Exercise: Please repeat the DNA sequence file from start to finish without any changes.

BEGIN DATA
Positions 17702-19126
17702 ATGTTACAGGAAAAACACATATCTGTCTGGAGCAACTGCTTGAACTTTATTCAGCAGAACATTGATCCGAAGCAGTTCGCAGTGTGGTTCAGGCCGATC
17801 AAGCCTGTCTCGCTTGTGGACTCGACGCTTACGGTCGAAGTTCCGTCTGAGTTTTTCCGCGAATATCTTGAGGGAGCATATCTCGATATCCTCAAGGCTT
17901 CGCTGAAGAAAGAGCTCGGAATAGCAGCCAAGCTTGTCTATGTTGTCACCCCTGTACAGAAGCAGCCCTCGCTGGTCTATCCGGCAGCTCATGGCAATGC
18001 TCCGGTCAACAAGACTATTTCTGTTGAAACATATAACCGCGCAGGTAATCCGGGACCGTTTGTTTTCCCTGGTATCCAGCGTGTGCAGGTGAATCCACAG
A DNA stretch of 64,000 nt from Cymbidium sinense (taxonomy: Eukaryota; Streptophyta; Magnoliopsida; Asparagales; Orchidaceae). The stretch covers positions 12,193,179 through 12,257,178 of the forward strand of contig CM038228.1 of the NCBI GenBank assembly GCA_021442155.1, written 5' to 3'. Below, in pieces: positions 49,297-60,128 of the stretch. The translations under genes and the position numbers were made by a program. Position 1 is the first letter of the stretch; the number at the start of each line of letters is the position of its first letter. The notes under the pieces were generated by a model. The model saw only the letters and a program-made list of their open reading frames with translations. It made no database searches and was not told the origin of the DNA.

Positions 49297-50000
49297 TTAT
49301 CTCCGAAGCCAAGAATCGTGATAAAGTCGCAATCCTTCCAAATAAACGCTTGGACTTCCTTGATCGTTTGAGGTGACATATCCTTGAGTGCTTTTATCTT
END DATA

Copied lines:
Positions 17702-19126
17702 ATGTTACAGGAAAAACACATATCTGTCTGGAGCAACTGCTTGAACTTTATTCAGCAGAACATTGATCCGAAGCAGTTCGCAGTGTGGTTCAGGCCGATC
17801 AAGCCTGTCTCGCTTGTGGACTCGACGCTTACGGTCGAAGTTCCGTCTGAGTTTTTCCGCGAATATCTTGAGGGAGCATATCTCGATATCCTCAAGGCTT
17901 CGCTGAAGAAAGAGCTCGGAATAGCAGCCAAGCTTGTCTATGTTGTCACCCCTGTACAGAAGCAGCCCTCGCTGGTCTATCCGGCAGCTCATGGCAATGC
18001 TCCGGTCAACAAGACTATTTCTGTTGAAACATATAACCGCGCAGGTAATCCGGGACCGTTTGTTTTCCCTGGTATCCAGCGTGTGCAGGTGAATCCACAG
A DNA stretch of 64,000 nt from Cymbidium sinense (taxonomy: Eukaryota; Streptophyta; Magnoliopsida; Asparagales; Orchidaceae). The stretch covers positions 12,193,179 through 12,257,178 of the forward strand of contig CM038228.1 of the NCBI GenBank assembly GCA_021442155.1, written 5' to 3'. Below, in pieces: positions 49,297-60,128 of the stretch. The translations under genes and the position numbers were made by a program. Position 1 is the first letter of the stretch; the number at the start of each line of letters is the position of its first letter. The notes under the pieces were generated by a model. The model saw only the letters and a program-made list of their open reading frames with translations. It made no database searches and was not told the origin of the DNA.

Positions 49297-50000
49297 TTAT
49301 CTCCGAAGCCAAGAATCGTGATAAAGTCGCAATCCTTCCAAATAAACGCTTGGACTTCCTTGATCGTTTGAGGTGACATATCCTTGAGTGCTTTTATCTT